Splenectomy and splenic artery embolization are major treatment options for hypersplenism and portal hypertension in liver cirrhosis, but may lead to splanchnic vein thrombosis (SVT), which is potentially lethal. We conducted a systematic review and meta-analysis to explore the incidence of SVT in liver cirrhosis after splenectomy or splenic artery embolization and the risk factors for SVT.
All relevant studies were searched through the PubMed, EMBASE, and Cochrane Library databases. The incidence of SVT in liver cirrhosis after splenectomy or splenic artery embolization was pooled. Odds ratios (ORs) with 95% confidence intervals (CIs) were calculated.
Sixty-six studies with 5632 patients with cirrhosis were included. The pooled incidence of SVT after splenectomy and splenic artery embolization was 24.6% (95% CI 20.2-29.3%) and 11.7% (95% CI 7.1-17.3%), respectively. A meta-analysis of three comparative studies demonstrated that the incidence of SVT after splenectomy was statistically similar to that after splenic artery embolization (OR 3.15, P = 0.290). Platelet count, mean platelet volume, preoperative splenic or portal vein diameter, preoperative or postoperative portal blood velocity, splenic volume and weight, and periesophagogastric devascularization were significant risk factors for SVT after splenectomy. Postoperative use of preventive antithrombotic therapy was a significant protective factor against SVT after splenectomy.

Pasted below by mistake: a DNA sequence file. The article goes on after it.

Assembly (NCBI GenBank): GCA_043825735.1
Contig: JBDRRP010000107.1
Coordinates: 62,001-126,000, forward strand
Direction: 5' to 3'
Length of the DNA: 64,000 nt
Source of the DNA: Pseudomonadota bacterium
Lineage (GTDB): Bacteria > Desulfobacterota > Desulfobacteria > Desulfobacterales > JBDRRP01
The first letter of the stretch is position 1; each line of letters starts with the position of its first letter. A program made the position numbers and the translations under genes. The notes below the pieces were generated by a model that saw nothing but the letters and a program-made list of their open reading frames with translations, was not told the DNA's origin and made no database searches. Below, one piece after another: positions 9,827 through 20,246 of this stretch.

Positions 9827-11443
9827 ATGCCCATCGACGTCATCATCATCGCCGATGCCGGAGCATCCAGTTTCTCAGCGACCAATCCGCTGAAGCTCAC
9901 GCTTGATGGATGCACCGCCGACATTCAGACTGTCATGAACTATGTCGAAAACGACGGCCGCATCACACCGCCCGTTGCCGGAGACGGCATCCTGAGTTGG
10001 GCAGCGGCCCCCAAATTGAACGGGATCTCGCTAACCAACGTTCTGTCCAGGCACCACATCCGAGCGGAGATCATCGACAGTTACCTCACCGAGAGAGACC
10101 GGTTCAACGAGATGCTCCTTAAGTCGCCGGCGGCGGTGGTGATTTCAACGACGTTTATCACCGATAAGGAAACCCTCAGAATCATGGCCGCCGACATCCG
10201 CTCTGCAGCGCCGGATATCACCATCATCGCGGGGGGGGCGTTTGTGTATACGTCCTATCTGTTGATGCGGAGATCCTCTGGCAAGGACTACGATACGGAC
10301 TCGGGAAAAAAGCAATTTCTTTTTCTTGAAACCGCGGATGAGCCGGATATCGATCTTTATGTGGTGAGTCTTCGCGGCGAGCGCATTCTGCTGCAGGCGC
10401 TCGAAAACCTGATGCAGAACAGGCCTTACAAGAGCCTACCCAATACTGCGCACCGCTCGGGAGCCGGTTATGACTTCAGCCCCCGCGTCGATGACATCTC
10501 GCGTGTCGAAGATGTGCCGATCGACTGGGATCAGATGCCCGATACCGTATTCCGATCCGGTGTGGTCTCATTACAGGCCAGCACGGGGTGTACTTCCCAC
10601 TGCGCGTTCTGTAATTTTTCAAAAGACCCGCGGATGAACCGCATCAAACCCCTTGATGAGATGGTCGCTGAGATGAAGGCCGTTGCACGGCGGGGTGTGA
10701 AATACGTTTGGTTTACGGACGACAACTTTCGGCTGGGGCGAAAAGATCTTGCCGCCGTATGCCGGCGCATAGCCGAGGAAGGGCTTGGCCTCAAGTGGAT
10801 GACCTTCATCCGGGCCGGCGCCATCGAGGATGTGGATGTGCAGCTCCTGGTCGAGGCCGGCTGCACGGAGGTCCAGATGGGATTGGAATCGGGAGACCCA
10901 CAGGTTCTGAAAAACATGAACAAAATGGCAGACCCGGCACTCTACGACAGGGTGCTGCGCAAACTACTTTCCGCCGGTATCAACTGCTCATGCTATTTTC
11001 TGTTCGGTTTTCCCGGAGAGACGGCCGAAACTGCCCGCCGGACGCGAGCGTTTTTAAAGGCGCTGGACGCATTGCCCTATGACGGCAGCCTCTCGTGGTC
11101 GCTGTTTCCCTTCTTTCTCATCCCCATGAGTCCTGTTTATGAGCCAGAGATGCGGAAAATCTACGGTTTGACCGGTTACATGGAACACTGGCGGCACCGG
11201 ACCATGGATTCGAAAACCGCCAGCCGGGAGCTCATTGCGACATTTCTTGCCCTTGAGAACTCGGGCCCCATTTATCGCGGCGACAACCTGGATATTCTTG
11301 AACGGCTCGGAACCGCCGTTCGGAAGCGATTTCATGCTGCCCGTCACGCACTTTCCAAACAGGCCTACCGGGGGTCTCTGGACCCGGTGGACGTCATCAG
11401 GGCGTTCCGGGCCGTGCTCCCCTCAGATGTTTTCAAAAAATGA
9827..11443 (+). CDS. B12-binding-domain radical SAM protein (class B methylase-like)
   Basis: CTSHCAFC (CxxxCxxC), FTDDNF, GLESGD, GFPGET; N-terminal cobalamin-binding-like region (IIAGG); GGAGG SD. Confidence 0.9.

SVT is common in liver cirrhosis after splenectomy and splenic artery embolization. Coagulation and hemostasis factors, anatomical factors, and surgery-related factors have been widely identified for the assessment of high risk of SVT after splenectomy. Prophylactic strategy after splenectomy, such as antithrombotic therapy, might be considered in such high-risk patients.
This study was registered in PROSPERO with a registration number of CRD42019129673.